The Parallel Parliament

Glen Pearson

Posts tagged “millennials

Millennials Seek New Way to Effect Change

Posted on February 10, 2018

Like many other mid-sized cities, London is dealing with a difference in generational attitudes — value distinctions that affect everything from public transportation to employment, locally grown food, neighbourhoods and politics. To date, the friction generated among demographic groups is largely unresolved and that reality partly explains why so many citizens feel frustrated at our collective dysfunction. Neither our politics nor our civil society has succeeded in creating a shared vision. Research increasingly shows how millennials (those born between 1980 and 1995) approach community life differently than the generations that preceded them. A recent Deloitte survey found millennials believe businesses should focus more on people than profits, are politically independent and distrustful of partisanship, and are far more inclined to use public transit than…

Ready to Go

Posted on April 28, 2016

AFTER SPEAKING AT A NUMBER OF UNIVERSITIES and colleges in these past three months I’m getting a clear sense of an uptake of interest in civic responsibility. Often the subject emerged in classes that, on the surface at least, seemed to have little to do with citizenship and engagement. When I talked to students following the sessions, I would ask them directly if they felt their respective educational institution offered enough instruction on the subject and the answer was most often in the negative. Another thing was repeatedly affirmed: all those commentators who lamented that the Millennial Generation, and those even younger, were retreating into their own private worlds were themselves living in some other universe. Mountains of research has emerged recently showing that…

The Future Is No Longer A Gift

Posted on March 14, 2016

Note:  This post is also available to view on National Newswatch here. BARACK OBAMA WAS ELECTED ON A GENERATIONAL SEA CHANGE in politics and government. Justin Trudeau, on the other hand, is riding its crest. The American president’s agenda eventually came up against an angry partisan opposition, remaining somewhat unfulfilled. The new Canadian prime minister’s policies have yet to sail through choppy waters. When the two leaders summited in Washington D.C. last week, there was the unmistakable sense that something new was brewing and that the brief moment in the sun between Obama’s retirement and Trudeau’s arrival was a kind of passing of the torch. But behind each of these men emerged a new social and political force that will make our tomorrow, for better…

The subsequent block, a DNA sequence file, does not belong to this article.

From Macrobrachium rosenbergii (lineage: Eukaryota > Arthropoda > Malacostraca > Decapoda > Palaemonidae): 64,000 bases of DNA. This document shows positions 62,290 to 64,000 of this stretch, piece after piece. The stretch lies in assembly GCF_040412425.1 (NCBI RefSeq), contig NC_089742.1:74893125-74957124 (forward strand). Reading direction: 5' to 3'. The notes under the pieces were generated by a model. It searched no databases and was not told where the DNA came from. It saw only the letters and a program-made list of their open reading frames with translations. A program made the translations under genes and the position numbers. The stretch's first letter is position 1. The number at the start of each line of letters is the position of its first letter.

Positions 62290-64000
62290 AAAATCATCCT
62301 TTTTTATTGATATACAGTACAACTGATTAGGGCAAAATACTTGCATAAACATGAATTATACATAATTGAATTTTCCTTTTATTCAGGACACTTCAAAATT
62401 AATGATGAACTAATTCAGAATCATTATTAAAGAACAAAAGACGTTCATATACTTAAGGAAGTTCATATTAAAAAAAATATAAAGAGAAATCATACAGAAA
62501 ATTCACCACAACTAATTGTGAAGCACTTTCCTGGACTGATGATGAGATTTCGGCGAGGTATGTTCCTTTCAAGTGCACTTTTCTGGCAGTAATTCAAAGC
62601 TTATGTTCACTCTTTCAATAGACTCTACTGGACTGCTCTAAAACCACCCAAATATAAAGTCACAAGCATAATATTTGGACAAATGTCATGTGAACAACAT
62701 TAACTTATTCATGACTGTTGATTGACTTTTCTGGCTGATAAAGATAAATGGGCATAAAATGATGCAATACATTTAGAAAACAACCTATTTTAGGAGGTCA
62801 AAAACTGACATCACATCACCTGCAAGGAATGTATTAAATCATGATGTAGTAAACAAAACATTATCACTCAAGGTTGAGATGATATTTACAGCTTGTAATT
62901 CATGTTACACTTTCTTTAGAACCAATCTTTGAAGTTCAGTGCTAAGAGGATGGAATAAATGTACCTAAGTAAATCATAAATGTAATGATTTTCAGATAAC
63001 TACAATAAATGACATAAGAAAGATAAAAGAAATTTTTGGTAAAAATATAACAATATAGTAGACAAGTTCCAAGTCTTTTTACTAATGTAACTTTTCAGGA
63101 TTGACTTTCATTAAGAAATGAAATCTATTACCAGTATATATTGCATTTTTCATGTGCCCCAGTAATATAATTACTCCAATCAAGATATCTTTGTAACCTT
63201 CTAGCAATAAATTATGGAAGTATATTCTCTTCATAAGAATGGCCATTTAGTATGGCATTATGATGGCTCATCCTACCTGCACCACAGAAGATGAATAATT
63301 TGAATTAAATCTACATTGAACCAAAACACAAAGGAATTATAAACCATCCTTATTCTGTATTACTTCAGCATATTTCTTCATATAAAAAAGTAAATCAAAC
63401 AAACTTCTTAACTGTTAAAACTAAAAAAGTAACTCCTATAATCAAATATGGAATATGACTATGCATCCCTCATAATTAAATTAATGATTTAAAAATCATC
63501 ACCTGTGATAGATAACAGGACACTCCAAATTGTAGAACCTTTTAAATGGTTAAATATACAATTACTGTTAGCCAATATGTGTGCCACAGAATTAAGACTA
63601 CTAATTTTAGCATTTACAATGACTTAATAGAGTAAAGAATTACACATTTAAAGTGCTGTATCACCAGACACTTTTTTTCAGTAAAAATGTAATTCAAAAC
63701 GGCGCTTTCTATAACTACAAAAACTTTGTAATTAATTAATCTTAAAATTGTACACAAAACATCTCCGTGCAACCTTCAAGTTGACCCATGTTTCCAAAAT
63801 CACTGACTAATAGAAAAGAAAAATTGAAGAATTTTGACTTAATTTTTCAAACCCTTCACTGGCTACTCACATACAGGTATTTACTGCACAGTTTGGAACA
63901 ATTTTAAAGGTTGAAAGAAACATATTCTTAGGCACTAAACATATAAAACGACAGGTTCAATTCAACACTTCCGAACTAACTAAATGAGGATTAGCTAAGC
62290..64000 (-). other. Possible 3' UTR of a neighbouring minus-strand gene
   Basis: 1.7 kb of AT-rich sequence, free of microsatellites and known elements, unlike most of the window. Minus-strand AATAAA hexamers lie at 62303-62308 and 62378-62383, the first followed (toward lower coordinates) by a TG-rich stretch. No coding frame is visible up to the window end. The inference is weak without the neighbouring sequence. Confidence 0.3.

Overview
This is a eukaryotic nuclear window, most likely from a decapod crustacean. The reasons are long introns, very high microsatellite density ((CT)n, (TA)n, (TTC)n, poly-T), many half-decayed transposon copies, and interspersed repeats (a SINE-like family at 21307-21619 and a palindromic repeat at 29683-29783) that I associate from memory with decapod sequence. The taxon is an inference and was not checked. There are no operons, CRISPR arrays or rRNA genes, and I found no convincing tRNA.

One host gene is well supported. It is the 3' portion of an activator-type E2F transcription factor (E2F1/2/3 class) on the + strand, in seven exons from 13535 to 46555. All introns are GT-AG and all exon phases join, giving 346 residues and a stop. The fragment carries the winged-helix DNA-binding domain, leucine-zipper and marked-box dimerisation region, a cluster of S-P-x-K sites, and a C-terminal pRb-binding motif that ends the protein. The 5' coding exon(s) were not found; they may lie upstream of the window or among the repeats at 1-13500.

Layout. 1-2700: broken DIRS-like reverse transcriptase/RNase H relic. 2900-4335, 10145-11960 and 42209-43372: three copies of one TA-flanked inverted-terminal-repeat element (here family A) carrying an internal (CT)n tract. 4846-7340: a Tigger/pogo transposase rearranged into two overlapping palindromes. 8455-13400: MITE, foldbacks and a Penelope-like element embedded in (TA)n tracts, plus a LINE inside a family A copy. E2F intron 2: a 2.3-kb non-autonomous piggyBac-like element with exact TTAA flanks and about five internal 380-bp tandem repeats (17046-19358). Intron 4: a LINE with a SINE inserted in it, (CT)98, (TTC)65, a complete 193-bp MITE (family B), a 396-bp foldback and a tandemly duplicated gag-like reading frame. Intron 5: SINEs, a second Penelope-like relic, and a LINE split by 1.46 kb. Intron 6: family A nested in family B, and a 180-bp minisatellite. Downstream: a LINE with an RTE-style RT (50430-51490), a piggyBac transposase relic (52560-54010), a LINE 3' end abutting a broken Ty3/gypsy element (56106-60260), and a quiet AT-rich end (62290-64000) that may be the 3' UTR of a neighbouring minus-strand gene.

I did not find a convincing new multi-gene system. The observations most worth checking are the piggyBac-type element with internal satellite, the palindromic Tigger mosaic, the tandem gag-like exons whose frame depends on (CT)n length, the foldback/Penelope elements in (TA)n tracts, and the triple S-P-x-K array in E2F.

Millennials Put the Positive Back Into Politics

Posted on April 25, 2015

My article in today’s London Free Press, for April 25, 2015.  You can link to the original article HERE. “I’M NOT A PARTISAN LIKE MY FOLKS WERE,” she said in reflection. “I just want politics to work and I don’t see why it can’t. Most of us want the same basic things, right?” Interestingly, the older generation isn’t all that partisan either, and, as we saw in the last column, they are checking out of the “gotcha” form of politics as fast as anyone else. Yet the emphasis on making things “work” is perhaps the key desire of my 41-year old friend’s generation in their view of politics. Part of a cohort called the “MIllennials” and born in the span between the early-1980s to the…

Time For a Millennial Moment

Posted on December 4, 2014

IT’S NOT DIFFICULT TO OBSERVE THAT POLITICS, as an occupation, has entered a dark era – been in it for some time, in fact. We continue to ask ourselves how it is that good people running for office can get so disconnected from those they are supposed to represent. The chief reason is that the political system itself, predicated on a debilitating kind of partisanship, where politicians live in a bubble-like culture. Unless that system itself can be transformed, politicians themselves are doomed to ineffectiveness. A lengthy tenure in politics definitely brings experience and know-how, the ability to communicate and glad-hand, to read a room and give the impression that people matter. But if the latter point was true the system itself would change. Experience…

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